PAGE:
Huge cracks have developed on the newly built Njoro interchange turn-off along the Nakuru-Eldoret highway, sparking fears that it could collapse.
The visible cracks on two sides of the interchange overpass have caused worries among motorists who fear that it could collapse and affect the flow of traffic on the busy highway.
The interchange is used by motorists from Eldoret heading to Njoro town and those from Njoro going to Nakuru town.
Motorists now want the Kenya National Highways Authority (KeNHA) to intervene and establish the cause of the cracks to avert a disaster.
“The cracks suddenly started developing slowly last week and they are now visible. We fear that this may lead to a disaster. We need urgent intervention of KeNHA engineers to establish the cause and fix it,” said a driver, Mr Simon Kemboi.
Another motorist, Mr Geoffrey Nyangeso, who uses the road daily to and from Njoro, also said the cracks on the new interchange are scary.
“The cracks are a ticking time bomb and the government must act with immediate effect or else we might just be staring at another disaster,” he said.
But in a statement seen by the Nation, KeNHA allayed fears of a looming disaster, saying the cracks are normal.
“The matter has been raised but we wish to state that the cracks are as a result of the expansion joints on the interchange as there are with many other structures,” read the statement by KeNHA posted on its official Twitter handle.
When the Nation reached out to KeNHA's Assistant Director For Corporate Communications Charles Njogu on Monday, he promised to issue a detailed statement on the cracks.
“I am aware of the matter and we have already issued a detailed statement, which we shared last week with Parliament. I will provide you with necessary details today,” said Mr Njogu.
The interchange and two others built along the busy Nairobi-Nakuru-Eldoret highway are expected to greatly ease the perennial traffic flow, even as the key road is set to undergo further expansion.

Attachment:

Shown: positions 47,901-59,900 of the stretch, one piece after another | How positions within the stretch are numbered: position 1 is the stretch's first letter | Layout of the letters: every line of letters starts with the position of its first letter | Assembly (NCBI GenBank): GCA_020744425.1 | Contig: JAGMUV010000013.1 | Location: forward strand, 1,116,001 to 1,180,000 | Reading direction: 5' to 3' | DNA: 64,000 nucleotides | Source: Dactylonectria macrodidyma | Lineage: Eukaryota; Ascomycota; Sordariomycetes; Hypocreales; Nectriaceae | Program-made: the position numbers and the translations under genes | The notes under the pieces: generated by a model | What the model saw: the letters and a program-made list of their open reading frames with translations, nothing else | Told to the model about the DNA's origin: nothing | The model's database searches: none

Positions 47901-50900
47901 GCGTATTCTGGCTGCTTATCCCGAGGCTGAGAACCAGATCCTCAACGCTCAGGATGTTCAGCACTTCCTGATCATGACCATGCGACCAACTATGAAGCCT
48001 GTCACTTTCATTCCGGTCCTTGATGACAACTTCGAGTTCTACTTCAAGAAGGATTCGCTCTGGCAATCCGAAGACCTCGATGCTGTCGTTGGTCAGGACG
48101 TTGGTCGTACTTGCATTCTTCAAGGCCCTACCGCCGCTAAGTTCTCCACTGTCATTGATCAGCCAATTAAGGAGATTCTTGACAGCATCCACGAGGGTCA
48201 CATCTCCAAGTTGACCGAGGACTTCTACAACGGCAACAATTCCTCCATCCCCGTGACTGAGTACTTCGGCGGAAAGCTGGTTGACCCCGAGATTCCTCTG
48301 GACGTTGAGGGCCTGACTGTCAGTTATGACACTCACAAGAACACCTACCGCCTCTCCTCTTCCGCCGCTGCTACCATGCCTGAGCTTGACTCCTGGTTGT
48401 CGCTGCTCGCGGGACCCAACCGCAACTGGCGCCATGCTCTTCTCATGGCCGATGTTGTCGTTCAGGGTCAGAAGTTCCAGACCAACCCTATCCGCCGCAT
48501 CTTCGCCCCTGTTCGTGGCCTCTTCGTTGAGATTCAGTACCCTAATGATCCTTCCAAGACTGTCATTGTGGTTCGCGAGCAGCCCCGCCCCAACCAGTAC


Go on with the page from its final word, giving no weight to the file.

The interchanges have been built at the Njoro and Nyahururu turn-offs.
A similar interchange is also complete at the Mau Summit-Kericho turn-off, along the same highway.
The multi-billion projects were funded by the World Bank and supervised by KeNHA.
NAKURU CITY STATUS
The Njoro and Nyahururu turn-off interchanges have already spruced up the face of Nakuru as it seeks to acquire a city status.
According to KeNHA, the interchanges were meant to reduce traffic snarl-ups along the route as well as reduce transport costs.
“The projects were part of the authority’s activities aimed at improving the state of highways in the country. They were also meant to give residents, businessmen and travellers a sigh of relief from years of perennial traffic gridlocks along the busy highway,”said Mr Njogu in a previous interview.
The interchanges are part of the Jubilee government’s vision 2030 key projects aimed at helping to cut the hours wasted on the jams on most roads in the country.
Motorists along the Nairobi-Nakuru-Eldoret highway have frequently blamed KeNHA for heavy frequent traffic jams along the road.
Traffic snarl-ups, sometimes stretching to almost five kilometres on both sides of the highway, are a common phenomenon, often forcing motorists to use alternative routes.
For instance, private cars, public service vehicles, and even heavy commercials are forced to divert from the highway to avoid heavy traffic jams heading from Nakuru to Nairobi.